But law enforcement officials have confirmed to WIRED that at least some burglars do use Bluetooth scanners to guide certain break-ins. “In our corridor, yes, we have noticed that they are in use,” says Monica Rueda, a crime prevention specialist at the San Jose Police Department in California. “Right now we do know that thieves are utilizing them.” Rueda declined to name specific apps or features that are in use, citing ongoing investigations.
Regardless of the specific method preferred by crooks, though, Rueda says that she and other SJPD crime prevention specialists strongly discourage people from ever leaving valuables unattended in their cars. If you have to do so for some reason, she says, place them on airplane mode or fully power them down rather than leaving them in any type of sleep or standby mode. “Even if you might think the battery is dead, it might not actually be dead, it might still be able to emit a signal,” she says.
Victims like Samantha emphasize that thefts feel particularly targeted when burglars only take electronics. In October, tech worker James Madelin left his BMW unattended for two hours in Geneva, Switzerland. When he returned, thieves had stolen only the iPad he had slipped under the passenger front seat. The possibility of a Bluetooth scanner hadn’t occurred to Madelin until he saw a tweet from an Amazon employee about an apparently scanner-related theft in Mountain View, California. “Something about the way they did it all so smoothly—when I saw that tweet, I just figured, ‘huh! That is totally likely,'” Madelin says. “I’ll never know for sure, though.”
Many victims told WIRED that they face that exact conundrum. Without more information from police, it’s difficult to know exactly what happened in a given situation. Many incidents that seem related to a Bluetooth scanner could just as easily be explained by an analog technique. Most police departments WIRED contacted didn’t reply or were wary of providing information about precisely how car burglars use Bluetooth scanners, if at all. This may be part of why the idea of car burglars using wireless scanners to find targets has become a sort of urban legend.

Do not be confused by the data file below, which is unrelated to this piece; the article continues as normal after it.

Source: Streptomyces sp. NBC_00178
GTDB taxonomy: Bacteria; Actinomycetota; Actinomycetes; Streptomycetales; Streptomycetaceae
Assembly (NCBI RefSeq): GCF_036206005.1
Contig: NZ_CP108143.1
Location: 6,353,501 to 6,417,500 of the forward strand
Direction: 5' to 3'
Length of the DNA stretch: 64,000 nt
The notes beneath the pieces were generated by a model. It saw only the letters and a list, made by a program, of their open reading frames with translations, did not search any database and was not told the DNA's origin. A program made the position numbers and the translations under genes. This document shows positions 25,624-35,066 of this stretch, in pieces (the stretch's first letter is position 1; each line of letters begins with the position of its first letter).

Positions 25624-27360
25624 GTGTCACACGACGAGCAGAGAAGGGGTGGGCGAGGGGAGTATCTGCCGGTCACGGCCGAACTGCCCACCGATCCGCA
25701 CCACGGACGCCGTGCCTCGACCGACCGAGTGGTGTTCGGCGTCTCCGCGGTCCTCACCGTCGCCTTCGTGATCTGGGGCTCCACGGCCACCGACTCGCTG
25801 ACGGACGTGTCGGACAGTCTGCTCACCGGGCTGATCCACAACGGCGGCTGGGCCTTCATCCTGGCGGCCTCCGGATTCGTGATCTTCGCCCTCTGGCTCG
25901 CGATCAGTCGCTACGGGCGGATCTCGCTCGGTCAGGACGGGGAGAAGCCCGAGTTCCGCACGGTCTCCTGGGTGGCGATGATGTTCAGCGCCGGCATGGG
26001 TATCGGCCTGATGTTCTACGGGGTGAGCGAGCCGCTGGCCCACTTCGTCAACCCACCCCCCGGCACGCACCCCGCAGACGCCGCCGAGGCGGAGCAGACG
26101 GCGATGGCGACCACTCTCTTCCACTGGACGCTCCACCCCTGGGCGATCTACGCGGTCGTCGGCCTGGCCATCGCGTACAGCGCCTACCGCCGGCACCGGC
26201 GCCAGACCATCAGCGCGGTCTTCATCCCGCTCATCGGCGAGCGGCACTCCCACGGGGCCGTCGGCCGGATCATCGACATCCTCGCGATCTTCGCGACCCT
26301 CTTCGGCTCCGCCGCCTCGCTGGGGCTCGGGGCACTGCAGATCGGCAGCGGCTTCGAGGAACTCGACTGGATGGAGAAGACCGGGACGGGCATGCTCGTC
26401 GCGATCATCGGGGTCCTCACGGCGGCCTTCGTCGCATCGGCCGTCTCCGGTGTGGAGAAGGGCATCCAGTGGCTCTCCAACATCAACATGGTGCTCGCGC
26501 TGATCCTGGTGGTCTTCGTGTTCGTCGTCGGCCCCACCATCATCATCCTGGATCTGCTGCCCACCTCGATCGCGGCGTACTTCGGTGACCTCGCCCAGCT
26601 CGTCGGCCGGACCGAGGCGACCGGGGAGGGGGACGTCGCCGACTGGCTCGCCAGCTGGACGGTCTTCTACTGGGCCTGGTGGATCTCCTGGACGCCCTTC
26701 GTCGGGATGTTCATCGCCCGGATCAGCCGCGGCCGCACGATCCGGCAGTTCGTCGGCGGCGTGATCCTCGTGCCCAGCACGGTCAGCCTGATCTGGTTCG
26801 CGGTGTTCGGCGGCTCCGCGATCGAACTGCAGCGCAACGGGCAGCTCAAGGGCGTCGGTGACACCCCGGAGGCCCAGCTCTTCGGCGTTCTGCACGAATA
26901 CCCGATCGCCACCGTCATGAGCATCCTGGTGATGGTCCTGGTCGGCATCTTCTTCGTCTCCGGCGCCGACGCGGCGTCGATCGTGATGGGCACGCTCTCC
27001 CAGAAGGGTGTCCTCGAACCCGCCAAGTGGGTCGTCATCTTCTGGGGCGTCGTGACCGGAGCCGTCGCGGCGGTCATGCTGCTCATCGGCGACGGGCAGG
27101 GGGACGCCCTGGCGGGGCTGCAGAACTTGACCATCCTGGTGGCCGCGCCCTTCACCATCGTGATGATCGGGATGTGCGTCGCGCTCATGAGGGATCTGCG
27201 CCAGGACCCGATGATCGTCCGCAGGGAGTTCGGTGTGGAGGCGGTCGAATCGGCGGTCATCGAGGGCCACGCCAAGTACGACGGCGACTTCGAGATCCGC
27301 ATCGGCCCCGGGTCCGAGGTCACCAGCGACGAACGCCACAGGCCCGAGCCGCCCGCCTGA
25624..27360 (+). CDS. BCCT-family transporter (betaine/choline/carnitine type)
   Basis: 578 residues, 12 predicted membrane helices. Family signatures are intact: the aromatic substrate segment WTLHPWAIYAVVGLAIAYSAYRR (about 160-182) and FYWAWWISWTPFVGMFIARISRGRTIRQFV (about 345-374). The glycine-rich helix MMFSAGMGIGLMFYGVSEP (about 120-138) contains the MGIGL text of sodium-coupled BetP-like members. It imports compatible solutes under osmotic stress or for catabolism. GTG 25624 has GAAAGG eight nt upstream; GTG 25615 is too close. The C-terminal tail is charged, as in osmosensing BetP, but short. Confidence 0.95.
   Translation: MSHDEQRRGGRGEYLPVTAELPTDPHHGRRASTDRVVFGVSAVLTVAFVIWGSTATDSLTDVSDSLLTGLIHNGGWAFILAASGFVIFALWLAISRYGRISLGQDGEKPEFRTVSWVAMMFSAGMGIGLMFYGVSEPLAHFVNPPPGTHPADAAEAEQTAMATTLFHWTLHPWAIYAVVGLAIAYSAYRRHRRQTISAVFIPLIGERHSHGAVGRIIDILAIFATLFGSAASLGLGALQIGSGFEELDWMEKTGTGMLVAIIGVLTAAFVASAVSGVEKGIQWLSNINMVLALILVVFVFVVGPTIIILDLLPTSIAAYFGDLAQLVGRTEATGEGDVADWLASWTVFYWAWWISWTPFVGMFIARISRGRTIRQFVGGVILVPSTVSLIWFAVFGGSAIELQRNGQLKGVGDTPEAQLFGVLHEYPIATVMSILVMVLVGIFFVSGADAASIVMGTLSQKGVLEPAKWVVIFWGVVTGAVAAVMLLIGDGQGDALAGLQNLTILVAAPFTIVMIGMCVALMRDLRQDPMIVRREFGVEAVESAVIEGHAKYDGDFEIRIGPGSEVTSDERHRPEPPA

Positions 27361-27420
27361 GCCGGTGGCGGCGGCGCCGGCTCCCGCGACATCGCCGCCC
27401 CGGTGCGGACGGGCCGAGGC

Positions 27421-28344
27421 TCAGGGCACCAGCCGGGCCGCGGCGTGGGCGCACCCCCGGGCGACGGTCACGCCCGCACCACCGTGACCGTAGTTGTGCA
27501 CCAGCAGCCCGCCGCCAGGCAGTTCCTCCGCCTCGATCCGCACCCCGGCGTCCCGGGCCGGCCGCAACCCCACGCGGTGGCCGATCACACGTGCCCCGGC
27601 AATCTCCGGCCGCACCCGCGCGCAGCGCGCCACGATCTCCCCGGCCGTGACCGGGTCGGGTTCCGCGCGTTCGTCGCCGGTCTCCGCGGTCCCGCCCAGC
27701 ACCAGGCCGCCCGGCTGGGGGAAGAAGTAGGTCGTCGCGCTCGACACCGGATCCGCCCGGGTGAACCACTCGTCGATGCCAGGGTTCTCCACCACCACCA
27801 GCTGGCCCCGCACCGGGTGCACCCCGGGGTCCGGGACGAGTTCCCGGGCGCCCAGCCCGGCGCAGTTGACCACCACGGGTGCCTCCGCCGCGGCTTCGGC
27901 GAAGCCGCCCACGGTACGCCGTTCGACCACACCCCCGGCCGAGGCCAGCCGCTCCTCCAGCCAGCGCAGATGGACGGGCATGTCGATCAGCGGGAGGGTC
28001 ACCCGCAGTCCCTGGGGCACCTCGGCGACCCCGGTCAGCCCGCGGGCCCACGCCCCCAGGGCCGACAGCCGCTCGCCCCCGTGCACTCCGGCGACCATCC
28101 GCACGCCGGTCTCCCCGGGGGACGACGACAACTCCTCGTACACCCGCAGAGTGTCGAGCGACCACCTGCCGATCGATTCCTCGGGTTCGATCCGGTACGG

But SJPD isn’t the only precinct to discuss their use. “When a person attempts to hide their laptop computer or other electronic device under a car seat or in a glove box out of sight, it’s possible for a Bluetooth scanner to let a thief know that an electronic device is in that car,” lieutenant Joe Donleavy of the Walnut Creek, California Police Department wrote in a 2018 Nextdoor post. Besides, Bluetooth scanners are so incredibly simple to use that they seem at least like a tempting tool.
“I’m sure you can make money by stealing stuff and just playing the odds, but why risk breaking into a car that has nothing in it if you can know a vehicle has something of value in it,” Rendition Infosec’s Williams says.
It’s all a good reminder to make sure you fully turn Bluetooth off when you’re not using it on your devices. And when you do have to leave things in your car, power your devices down so they’re totally off. But the safest approach is to remove valuables from your car altogether rather than hiding them or leaving them in the trunk. “Our advice is don’t leave it in the car to begin with,” says SJPD’s Rueda. “It’s a very low-tech way to make sure that that crime doesn’t happen.”